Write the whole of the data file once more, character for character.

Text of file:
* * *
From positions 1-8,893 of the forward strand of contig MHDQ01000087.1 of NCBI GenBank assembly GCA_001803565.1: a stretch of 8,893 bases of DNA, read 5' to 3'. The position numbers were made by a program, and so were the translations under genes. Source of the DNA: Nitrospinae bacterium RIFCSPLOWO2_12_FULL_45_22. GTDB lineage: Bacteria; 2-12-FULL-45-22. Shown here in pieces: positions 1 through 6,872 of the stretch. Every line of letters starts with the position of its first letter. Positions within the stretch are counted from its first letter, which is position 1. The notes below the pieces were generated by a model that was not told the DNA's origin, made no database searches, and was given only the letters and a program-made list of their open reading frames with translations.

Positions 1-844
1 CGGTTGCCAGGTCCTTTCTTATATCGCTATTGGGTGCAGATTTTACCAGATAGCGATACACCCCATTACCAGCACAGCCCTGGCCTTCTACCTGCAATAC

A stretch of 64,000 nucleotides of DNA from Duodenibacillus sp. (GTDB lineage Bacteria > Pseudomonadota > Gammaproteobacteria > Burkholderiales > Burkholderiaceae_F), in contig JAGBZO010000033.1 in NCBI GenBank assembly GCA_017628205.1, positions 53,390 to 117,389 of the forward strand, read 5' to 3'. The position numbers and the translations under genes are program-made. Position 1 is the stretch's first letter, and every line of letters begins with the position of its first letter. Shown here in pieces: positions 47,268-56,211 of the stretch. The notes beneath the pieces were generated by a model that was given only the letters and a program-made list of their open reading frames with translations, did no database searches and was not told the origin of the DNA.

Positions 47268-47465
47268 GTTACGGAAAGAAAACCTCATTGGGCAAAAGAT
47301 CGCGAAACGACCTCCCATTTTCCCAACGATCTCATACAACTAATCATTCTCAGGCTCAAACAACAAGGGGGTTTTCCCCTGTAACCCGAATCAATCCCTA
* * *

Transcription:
From positions 1-8,893 of the forward strand of contig MHDQ01000087.1 of NCBI GenBank assembly GCA_001803565.1: a stretch of 8,893 bases of DNA, read 5' to 3'. The position numbers were made by a program, and so were the translations under genes. Source of the DNA: Nitrospinae bacterium RIFCSPLOWO2_12_FULL_45_22. GTDB lineage: Bacteria; 2-12-FULL-45-22. Shown here in pieces: positions 1 through 6,872 of the stretch. Every line of letters starts with the position of its first letter. Positions within the stretch are counted from its first letter, which is position 1. The notes below the pieces were generated by a model that was not told the DNA's origin, made no database searches, and was given only the letters and a program-made list of their open reading frames with translations.

Positions 1-844
1 CGGTTGCCAGGTCCTTTCTTATATCGCTATTGGGTGCAGATTTTACCAGATAGCGATACACCCCATTACCAGCACAGCCCTGGCCTTCTACCTGCAATAC

A stretch of 64,000 nucleotides of DNA from Duodenibacillus sp. (GTDB lineage Bacteria > Pseudomonadota > Gammaproteobacteria > Burkholderiales > Burkholderiaceae_F), in contig JAGBZO010000033.1 in NCBI GenBank assembly GCA_017628205.1, positions 53,390 to 117,389 of the forward strand, read 5' to 3'. The position numbers and the translations under genes are program-made. Position 1 is the stretch's first letter, and every line of letters begins with the position of its first letter. Shown here in pieces: positions 47,268-56,211 of the stretch. The notes beneath the pieces were generated by a model that was given only the letters and a program-made list of their open reading frames with translations, did no database searches and was not told the origin of the DNA.

Positions 47268-47465
47268 GTTACGGAAAGAAAACCTCATTGGGCAAAAGAT
47301 CGCGAAACGACCTCCCATTTTCCCAACGATCTCATACAACTAATCATTCTCAGGCTCAAACAACAAGGGGGTTTTCCCCTGTAACCCGAATCAATCCCTA